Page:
In deciding whether to invest abroad and which country to invest in, taxpayers will usually consider whether South Africa has a double tax agreement with that country. However, taxpayers should also ensure that they comply with South Africa's exchange control rules when making an offshore investment. One of the biggest pitfalls to avoid in this regard is the creation of a loop structure, which is considered to be a serious contravention of these rules.
An amendment to the Eighth Schedule to the Income Tax Act, as proposed in the draft Taxation Laws Amendment Bill, seeks to clarify that capital losses between connected persons will be ring-fenced where a person redeems its interest in the other person (eg, a company) and the two persons are connected. The amendment directly addresses the discrepancies ensuing from Income Tax Case 1859 and clarifies the legal position in respect of the redemption of shares.
The draft Taxation Laws Amendment Bill 2018 has proposed a number of significant legislative amendments, including with regard to the allowance for doubtful debts set out in Section 11(j) of the Income Tax Act. The proposed amendments envisage separating the tax treatment of two defined categories of taxpayer – namely, those which use International Financial Reporting Standards 9 for financial reporting purposes and those which do not.
The draft Taxation Laws Amendment Bill, which was recently published for public comment, represents a first for South African taxpayers as it introduces legislative provisions regarding cryptocurrencies. The draft bill is indicative of the National Treasury's approach to the tax treatment of cryptocurrencies, with the proposed amendments demonstrating an identifiable impact on cryptocurrency traders at the outset.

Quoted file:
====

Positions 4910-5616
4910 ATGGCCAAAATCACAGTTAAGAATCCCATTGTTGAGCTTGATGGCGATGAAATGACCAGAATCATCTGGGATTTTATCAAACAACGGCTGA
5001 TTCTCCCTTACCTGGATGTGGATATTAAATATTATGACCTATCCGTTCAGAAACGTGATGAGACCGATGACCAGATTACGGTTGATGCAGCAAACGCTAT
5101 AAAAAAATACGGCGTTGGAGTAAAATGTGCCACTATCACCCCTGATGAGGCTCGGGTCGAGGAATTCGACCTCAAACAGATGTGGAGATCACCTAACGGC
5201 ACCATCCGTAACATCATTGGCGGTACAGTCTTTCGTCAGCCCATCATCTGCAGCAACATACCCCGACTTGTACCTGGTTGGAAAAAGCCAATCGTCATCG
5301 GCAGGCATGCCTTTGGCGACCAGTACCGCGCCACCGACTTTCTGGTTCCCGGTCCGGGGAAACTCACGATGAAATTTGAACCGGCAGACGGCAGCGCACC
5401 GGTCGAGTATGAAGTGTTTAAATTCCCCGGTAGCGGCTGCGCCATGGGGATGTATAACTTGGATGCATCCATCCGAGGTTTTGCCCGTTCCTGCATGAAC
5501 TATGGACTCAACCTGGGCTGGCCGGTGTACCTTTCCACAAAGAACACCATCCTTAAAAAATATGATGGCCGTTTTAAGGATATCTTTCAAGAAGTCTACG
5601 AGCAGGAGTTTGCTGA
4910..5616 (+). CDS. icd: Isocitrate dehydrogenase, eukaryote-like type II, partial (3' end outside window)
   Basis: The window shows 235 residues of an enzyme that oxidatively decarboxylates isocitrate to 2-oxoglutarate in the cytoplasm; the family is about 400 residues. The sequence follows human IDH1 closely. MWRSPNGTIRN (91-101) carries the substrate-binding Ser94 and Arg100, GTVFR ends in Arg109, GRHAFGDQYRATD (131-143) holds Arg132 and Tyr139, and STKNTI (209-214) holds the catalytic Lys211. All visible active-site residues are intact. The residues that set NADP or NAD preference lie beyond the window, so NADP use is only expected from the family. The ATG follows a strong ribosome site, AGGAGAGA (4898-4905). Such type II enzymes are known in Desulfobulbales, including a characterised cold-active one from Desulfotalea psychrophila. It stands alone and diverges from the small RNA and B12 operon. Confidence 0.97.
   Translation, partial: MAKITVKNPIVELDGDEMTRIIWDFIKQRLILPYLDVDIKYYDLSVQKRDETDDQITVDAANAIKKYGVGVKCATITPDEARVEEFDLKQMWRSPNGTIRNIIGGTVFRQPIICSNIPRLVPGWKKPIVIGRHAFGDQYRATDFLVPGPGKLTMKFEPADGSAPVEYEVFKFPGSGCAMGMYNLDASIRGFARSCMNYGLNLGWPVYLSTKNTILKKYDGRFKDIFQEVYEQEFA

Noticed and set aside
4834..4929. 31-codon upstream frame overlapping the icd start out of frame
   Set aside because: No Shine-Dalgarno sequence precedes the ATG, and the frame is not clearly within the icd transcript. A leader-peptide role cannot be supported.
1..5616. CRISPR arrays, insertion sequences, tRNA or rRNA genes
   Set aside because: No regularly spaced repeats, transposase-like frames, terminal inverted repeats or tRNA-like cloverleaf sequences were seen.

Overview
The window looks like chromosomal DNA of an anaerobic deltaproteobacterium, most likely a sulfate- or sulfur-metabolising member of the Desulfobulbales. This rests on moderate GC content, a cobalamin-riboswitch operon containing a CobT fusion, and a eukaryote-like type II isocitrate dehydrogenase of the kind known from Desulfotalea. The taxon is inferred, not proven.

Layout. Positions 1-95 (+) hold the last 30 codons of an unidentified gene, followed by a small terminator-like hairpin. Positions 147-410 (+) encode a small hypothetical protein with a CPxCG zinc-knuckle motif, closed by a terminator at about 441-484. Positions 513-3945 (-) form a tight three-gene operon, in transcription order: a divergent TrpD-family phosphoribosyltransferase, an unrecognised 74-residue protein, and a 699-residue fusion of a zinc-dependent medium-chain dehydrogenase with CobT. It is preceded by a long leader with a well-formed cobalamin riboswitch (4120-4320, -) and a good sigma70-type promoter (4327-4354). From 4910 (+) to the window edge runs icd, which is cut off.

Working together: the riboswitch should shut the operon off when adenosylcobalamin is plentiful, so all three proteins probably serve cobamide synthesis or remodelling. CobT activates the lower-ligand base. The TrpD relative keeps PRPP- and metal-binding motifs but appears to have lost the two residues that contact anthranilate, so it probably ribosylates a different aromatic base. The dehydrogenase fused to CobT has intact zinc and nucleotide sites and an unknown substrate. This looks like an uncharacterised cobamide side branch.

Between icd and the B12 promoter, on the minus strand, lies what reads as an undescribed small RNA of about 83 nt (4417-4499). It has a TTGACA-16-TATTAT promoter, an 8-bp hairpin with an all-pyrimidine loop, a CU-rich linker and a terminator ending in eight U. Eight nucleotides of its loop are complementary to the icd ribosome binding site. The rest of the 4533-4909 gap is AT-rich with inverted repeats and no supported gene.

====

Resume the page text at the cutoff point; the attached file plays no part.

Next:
The supply of cryptocurrencies can cause administrative difficulties with regard to the value added tax (VAT) system. As such, the former minister of finance recently proposed that the VAT legislation be amended. In the interim, the South African Revenue Service has stated that it will not require persons to register for VAT for the supply of cryptocurrencies until there has been policy clarification in this regard. The exemption of cryptocurrency transactions from VAT is undoubtedly the preferred route.